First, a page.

Previous: A-103: Risk Assessment
A-106. Identifying a tentative decisive point and verifying it during COA development is the most important aspect of the TLP. Visualizing a valid decisive point is how the leader determines how to achieve success and accomplish his purpose. The leader develops his entire COA from the decisive point. Without determining a valid decisive point, the leader cannot begin to develop a valid or tactically sound COA. The leader, based on his initial analysis of METT-TC, his situational awareness, his vision, and insight into how such factors can affect the unit’s mission, should visualize where, when, and how his unit’s ability to generate combat power (firepower, protection, maneuver, leadership, and information) can overwhelm the enemy’s abilities to generate combat power. The decisive point might orient on terrain, enemy, time, or a combination of these. The decisive point might be where or how, or from where, the unit will combine the effects of combat power against the enemy. The decisive point might be the event or action (with respect to terrain, enemy, or time, and generation of combat power) will ultimately and irreversibly lead to the unit achieving its purpose.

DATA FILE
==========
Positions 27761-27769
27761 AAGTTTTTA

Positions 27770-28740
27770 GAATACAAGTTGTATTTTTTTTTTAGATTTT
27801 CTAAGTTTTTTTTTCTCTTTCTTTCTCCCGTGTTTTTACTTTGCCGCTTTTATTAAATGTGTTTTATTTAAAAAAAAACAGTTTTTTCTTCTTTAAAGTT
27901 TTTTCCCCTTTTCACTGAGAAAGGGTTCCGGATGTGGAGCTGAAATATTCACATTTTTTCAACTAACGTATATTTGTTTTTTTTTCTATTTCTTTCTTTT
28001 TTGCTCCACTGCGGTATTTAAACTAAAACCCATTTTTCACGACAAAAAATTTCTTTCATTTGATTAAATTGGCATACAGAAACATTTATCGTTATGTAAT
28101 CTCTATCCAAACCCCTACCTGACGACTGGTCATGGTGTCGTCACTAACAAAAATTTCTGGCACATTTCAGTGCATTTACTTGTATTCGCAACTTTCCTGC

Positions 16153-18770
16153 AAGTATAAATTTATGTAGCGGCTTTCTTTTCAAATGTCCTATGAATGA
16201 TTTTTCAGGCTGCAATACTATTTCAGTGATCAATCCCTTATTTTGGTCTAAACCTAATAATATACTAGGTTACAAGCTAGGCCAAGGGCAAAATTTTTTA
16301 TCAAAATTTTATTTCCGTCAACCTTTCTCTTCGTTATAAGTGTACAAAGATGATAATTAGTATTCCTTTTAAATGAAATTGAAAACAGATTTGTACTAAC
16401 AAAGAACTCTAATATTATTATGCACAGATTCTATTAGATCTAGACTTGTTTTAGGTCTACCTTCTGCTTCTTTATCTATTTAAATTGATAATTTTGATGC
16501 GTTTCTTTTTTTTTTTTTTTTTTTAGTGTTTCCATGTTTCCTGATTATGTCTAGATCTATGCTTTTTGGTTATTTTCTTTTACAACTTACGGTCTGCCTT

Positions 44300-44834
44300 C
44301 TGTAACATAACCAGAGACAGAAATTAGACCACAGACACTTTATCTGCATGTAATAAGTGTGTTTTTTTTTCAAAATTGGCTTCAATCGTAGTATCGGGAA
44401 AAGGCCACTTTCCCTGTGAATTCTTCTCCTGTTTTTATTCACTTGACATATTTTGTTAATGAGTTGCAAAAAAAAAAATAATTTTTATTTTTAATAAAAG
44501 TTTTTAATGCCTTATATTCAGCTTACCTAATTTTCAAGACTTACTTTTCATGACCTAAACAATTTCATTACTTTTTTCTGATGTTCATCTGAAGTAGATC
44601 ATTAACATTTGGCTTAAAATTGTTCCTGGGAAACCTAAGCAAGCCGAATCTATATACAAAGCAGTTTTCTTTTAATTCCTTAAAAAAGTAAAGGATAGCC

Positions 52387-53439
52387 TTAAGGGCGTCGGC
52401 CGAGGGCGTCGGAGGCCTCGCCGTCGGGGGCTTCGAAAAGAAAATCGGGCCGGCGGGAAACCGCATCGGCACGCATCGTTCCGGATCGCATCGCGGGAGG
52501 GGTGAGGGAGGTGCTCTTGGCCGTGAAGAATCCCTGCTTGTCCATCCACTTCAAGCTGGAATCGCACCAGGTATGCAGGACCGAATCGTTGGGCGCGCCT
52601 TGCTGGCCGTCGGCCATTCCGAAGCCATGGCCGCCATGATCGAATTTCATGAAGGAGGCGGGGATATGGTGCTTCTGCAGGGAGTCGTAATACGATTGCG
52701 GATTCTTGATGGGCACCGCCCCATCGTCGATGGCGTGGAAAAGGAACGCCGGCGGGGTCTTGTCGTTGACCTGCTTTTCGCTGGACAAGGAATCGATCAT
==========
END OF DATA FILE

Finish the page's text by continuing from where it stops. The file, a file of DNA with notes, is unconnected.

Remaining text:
A-107. The decisive point does not simply restate the unit’s essential task or purpose; it defines how, where, or when the unit will accomplish its purpose. The unit’s decisive operation always focuses at the decisive point, and always accomplishes the unit’s purpose. Designating a decisive point is critical to the leader’s vision of how he will use combat power to achieve the purpose, how he will task-organize his unit and how his shaping operations will support the decisive operation, and how the decisive operation will accomplish the unit’s purpose. This tentative decisive point forms the basis of his planning and COA development; it also forms the basis of communicating the COA to his subordinates. The leader should clearly explain what the decisive point is to his subordinate leaders and why it is decisive; this objective, in conjunction with his commander’s intent, facilitates subordinate initiative. A valid decisive point enables the leader to clearly and logically link how the application of combat power elements with respect to terrain, enemy, and time allows the unit to accomplish its purpose. If the leader determines his tentative decisive point is not valid during COA development or analysis, then he must determine another decisive point and restart COA development.